What Makes Sanctuary Different — and Necessary
Theatre people regularly intone, “The Theatre is Dead,” with a knowing wink. Like all humorous clichés, it contains truth. But with between 15-25 productions opening a week across the United States, how can it be said that theatre is dead?
First, let’s look at what’s currently onstage.
At the beginning of the twentieth century, the economics of theatre permitted the premieres of hundreds of plays each year. At the beginning of the twenty-first century, 45-60 new plays are premiered in the US professional theatrical markets each year and fewer than ten truly succeed.
When you ask people who love theatre, many will say the most satisfying theatre tends to be adventurous work by a bold new playwright, a new voice discovered for a generation.
Millions of dollars are spent each year workshopping plays and staging them; still it remains rare for groundbreaking voices to make it to the stage. The medium cannot move forward without these breakthroughs, yet theatres are not supporting our most intrepid young writers as well as they could.
Constrained by large budgets and led by non-writers, today's major theatres -- even those dedicated to new writers -- are institutionally afraid of risk. Staging work that appeals to existing tastes, they fail to take the form past current horizons, giving the boldest new voices sustaining grants in lieu of crucial productions. This starves the theatre and its writers of the excellence, daring, and progress needed to remain vital and relevant. American Theatre Magazine reports that companies are more likely to produce work that has been successfully staged elsewhere, even than plays developed in their own workshops, reflecting a crisis of artistic self-confidence.
This puts the power of wider exposure for plays in the hands of smaller theaters. But as playwrights have succumbed to the specialization endemic to modern theatre, they less frequently start companies or become producers and artistic directors, leaving these roles to non-writers. So even among smaller theatres, plays are largely picked to satisfy the interests of the directors and actors who run the company. And the boldest new scripts, which might break ground and so require unfamiliar staging and performance techniques, often go unproduced. In this manner playwrights (through self-selection) fail to curate of the future of the Theatre by abdicating the power and responsibility to produce material they believe in.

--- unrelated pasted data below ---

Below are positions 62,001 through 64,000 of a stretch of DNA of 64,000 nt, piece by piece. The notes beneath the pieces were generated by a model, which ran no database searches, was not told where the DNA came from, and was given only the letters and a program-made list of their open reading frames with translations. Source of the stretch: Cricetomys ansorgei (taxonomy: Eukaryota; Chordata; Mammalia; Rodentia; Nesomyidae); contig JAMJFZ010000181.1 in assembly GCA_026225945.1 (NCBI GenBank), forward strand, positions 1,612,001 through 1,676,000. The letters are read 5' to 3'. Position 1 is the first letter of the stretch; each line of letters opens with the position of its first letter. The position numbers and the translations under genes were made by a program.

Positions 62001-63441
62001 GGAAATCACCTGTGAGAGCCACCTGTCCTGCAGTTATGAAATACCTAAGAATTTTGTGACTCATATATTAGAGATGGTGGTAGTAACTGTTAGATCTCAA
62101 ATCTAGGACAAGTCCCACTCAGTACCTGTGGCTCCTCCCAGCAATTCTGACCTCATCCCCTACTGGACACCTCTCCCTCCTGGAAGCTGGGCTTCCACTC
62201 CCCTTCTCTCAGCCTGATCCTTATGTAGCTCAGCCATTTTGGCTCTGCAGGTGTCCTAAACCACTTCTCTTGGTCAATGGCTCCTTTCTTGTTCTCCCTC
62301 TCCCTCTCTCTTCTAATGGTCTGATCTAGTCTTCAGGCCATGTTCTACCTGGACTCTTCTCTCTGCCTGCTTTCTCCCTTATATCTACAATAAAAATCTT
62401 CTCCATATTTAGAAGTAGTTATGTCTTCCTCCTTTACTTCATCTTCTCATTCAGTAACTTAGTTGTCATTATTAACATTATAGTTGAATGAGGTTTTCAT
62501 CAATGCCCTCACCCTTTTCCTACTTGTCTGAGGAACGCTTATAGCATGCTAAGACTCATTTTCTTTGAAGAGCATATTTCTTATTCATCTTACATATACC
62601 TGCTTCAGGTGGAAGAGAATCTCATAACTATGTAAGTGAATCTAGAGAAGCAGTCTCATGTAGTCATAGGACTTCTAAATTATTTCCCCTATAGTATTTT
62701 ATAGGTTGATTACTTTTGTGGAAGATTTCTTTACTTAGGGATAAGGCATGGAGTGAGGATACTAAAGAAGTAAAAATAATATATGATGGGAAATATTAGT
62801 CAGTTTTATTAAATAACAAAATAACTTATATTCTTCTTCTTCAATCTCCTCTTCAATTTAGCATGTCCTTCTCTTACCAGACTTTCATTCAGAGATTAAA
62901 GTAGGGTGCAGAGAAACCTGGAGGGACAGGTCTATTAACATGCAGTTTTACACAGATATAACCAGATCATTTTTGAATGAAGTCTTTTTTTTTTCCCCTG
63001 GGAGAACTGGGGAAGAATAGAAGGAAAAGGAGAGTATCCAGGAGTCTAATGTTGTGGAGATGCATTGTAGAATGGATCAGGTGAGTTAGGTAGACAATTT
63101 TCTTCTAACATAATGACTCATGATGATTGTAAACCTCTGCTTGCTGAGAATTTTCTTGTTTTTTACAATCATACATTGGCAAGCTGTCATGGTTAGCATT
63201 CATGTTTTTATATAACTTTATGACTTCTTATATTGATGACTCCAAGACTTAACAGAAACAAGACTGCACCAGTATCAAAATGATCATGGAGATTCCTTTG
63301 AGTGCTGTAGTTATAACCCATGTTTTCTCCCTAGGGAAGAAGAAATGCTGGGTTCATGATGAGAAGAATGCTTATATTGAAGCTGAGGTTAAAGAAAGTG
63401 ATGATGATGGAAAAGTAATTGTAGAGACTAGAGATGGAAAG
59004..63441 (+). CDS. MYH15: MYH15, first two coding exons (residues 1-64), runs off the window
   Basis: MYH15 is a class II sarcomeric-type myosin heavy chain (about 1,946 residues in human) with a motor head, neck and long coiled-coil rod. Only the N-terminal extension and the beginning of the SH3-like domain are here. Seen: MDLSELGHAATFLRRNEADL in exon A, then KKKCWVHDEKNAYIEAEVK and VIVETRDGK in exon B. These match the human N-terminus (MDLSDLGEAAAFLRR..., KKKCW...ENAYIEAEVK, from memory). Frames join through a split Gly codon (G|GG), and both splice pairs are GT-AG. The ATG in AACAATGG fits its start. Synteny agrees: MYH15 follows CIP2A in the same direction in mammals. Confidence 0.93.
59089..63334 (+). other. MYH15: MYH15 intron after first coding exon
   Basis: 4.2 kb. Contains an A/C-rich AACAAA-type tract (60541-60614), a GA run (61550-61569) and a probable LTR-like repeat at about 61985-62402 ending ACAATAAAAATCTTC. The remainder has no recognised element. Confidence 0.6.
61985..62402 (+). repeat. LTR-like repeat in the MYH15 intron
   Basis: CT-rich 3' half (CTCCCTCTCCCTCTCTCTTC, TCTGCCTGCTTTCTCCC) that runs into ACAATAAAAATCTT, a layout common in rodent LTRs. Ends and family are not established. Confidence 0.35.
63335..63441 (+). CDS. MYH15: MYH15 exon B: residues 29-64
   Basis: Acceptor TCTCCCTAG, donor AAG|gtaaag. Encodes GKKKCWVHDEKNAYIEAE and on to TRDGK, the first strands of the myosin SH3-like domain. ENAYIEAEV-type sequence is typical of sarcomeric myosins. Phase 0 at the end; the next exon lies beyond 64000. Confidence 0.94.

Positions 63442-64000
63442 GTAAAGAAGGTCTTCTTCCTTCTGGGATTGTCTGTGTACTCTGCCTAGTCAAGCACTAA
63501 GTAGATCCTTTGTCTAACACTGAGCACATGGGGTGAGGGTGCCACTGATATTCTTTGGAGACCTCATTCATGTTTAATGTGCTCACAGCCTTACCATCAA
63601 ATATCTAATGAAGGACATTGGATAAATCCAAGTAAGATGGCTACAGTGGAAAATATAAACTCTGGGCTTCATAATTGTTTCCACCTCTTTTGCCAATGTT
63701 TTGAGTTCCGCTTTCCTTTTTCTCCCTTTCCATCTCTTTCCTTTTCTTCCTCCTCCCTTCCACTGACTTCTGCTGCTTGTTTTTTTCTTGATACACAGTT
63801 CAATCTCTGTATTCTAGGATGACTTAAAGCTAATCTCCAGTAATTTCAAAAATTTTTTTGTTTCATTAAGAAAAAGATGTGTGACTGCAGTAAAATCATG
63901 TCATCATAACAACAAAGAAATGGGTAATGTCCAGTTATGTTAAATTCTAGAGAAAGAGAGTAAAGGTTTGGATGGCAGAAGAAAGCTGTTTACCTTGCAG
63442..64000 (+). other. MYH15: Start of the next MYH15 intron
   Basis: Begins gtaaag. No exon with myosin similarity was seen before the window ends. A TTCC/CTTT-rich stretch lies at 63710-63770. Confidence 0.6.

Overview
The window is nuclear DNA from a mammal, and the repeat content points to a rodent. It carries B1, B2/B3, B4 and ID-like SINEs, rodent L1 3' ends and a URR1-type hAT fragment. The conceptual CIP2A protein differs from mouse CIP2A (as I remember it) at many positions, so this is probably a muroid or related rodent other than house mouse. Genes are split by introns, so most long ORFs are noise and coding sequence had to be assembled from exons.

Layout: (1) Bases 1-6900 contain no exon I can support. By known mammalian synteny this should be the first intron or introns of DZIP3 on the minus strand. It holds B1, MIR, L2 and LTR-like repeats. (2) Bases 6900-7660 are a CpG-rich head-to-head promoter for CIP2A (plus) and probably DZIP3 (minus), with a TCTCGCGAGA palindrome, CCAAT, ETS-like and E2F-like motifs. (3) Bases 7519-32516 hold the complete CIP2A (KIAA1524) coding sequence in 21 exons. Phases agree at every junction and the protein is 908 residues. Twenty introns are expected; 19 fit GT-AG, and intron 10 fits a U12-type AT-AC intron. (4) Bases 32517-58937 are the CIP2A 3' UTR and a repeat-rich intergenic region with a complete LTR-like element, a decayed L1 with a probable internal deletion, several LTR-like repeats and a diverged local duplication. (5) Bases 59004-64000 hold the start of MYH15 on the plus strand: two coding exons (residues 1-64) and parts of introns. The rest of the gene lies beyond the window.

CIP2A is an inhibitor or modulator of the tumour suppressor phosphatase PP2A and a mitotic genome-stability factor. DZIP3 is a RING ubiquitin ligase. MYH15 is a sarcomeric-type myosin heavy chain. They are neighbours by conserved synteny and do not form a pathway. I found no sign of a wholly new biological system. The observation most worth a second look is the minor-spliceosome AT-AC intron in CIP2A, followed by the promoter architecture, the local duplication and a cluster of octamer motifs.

To regain the opportunity is a privilege requiring hard work, which Sanctuary: Playwrights Theatre is willing to undertake.
What about development workshops?
Before the Twentieth Century, the most common producer was the playwright. Playwrights are uniquely suited to recognize powerful new material for the stage. The script is their product. Today they typically lend their talents to development workshops – there are dozens of these scattered across the United States (New Dramatists, Chicago Dramatists, NY Play Development, Austin Playwrights, Philadelphia Playwrights, etc.). These companies nearly always eschew production in favor of readings and discussion.
The workshop process typically leaves play development just short of its most essential step - production. Not even the most brilliant among us can learn aeronautical engineering with paper models in a classroom. Dramatists grow based on feedback from the stage. Without it, they learn to write for the page alone. The playwright’s capacity for identifying and developing groundbreaking scripts is thus rarely paired with the power and responsibility of production.
Over the past ten decades, writers have deviated from their historical position in theatre, retreating from direct involvement with producing entities, and ceding control to third-party producers, thereby leaving the artistic future of playwriting to others whose understanding of and dedication to the most bracing new writing is not the same.
While self-production occurs, very few writers have the stamina to sustain it over time, and fewer still band together. The economics of theatre tend to prohibit the dramatist from bankrolling their own productions. Very few exceptional companies have bucked this trend.
But great theatre existed before large budgets, and can exist now without them. Big budgets become a trap – stifling artistic innovation, biasing choices toward the least fiscal, artistic, and institutional risk. Throwing lavish sums at one potentially popular play is more financially but less artistically expedient than dividing the same money among three daring new works. The best counterbalance for the big-budget impulse is the passion for innovation, which producing groundbreaking plays represents. Because of playwrights’ passion for their discipline, they are well suited to create an operations model that puts producing daring plays first.